Tuesday, 27 January 2015

Prints for sale

I've decided to sell my prints to help raise funds for Malawian flood disaster relief.

You might have heard in the news that Malawi have suffered terribly from floods in the last couple of weeks. More than 200 people have died and 120,000 people have been displaced. Blantyre has been badly affected, as has the Chikwawa district.

Chikwawa Primary School is twinned with Auchtermuchty Primary School, so I travelled there to teach workshops, and show the exhibition.

14”x10” foam-backed participant print        £50 (£20 to Malawi)

A4 unframed Jenni Gudgeon print              £45 (£20 to Malawi)

A4 framed Jenni Gudgeon print                 £90 (£20 to Malawi)

To order prints, please email me at jenni@redcabinstudio.co.uk

My images

Dunino Tales

The base photograph shows a stone carved face in Dunino Den, Scotland. Dunino Den is an ancient and sacred pagan site where people still leave offerings of coins, ribbons and flowers. The den (meaning a small wooded valley) is full of carvings and strangely eroded stones.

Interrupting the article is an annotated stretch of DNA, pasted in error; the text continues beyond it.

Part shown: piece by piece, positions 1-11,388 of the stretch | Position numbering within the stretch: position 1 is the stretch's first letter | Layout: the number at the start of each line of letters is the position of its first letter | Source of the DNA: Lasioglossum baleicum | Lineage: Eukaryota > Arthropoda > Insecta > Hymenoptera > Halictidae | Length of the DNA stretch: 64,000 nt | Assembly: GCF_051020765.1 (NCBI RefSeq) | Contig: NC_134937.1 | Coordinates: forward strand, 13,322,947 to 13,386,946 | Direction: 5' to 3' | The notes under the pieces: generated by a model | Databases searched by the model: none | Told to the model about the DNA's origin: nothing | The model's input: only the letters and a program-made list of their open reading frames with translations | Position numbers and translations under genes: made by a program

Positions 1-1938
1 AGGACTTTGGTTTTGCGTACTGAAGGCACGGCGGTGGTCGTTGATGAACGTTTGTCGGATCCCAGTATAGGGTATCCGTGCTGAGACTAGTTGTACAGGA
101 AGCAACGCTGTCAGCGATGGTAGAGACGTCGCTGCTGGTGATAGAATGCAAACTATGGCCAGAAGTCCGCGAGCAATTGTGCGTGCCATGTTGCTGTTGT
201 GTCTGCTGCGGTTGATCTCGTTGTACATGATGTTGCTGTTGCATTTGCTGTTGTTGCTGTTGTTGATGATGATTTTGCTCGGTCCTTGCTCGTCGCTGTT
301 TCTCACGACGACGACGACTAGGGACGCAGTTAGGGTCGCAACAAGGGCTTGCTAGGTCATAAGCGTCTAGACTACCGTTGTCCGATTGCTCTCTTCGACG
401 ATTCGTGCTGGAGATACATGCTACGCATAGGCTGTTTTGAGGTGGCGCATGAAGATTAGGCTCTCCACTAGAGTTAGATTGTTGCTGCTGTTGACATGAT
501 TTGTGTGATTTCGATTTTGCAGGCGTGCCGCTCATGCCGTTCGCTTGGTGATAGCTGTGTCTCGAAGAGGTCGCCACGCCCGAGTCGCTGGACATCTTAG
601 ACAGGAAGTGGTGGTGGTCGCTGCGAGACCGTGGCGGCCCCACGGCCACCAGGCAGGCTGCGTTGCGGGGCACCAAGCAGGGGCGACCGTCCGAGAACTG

The etching is inspired by the story of the Chewa Creation Story (The Chewa people are the largest ethnic group in Malawi, and Chichewa is the common language).

In the beginning there was Chiuta-God who lived above in the sky and below him was the earth, waterless and without life.
One day, the sky opened and the Chiuta-God, the first human pair, and all the animals descended onto a flat-topped hill in the mountains of Dzala-Nyama.
After their descent the soft surface hardened and turned into rock. The imprints of their feet can still be seen.
Plants grew, and God, men, and animals lived together in happiness and peace.
One day, man accidentally invented fire by playing with two twirling sticks. They warned him to stop, but he did not want to listen.
In the end the grass was set alight, and there was great confusion.
Among the animals, the dog and goat fled to man for safety; but the elephant, the lion and their companions ran away, full of rage against man.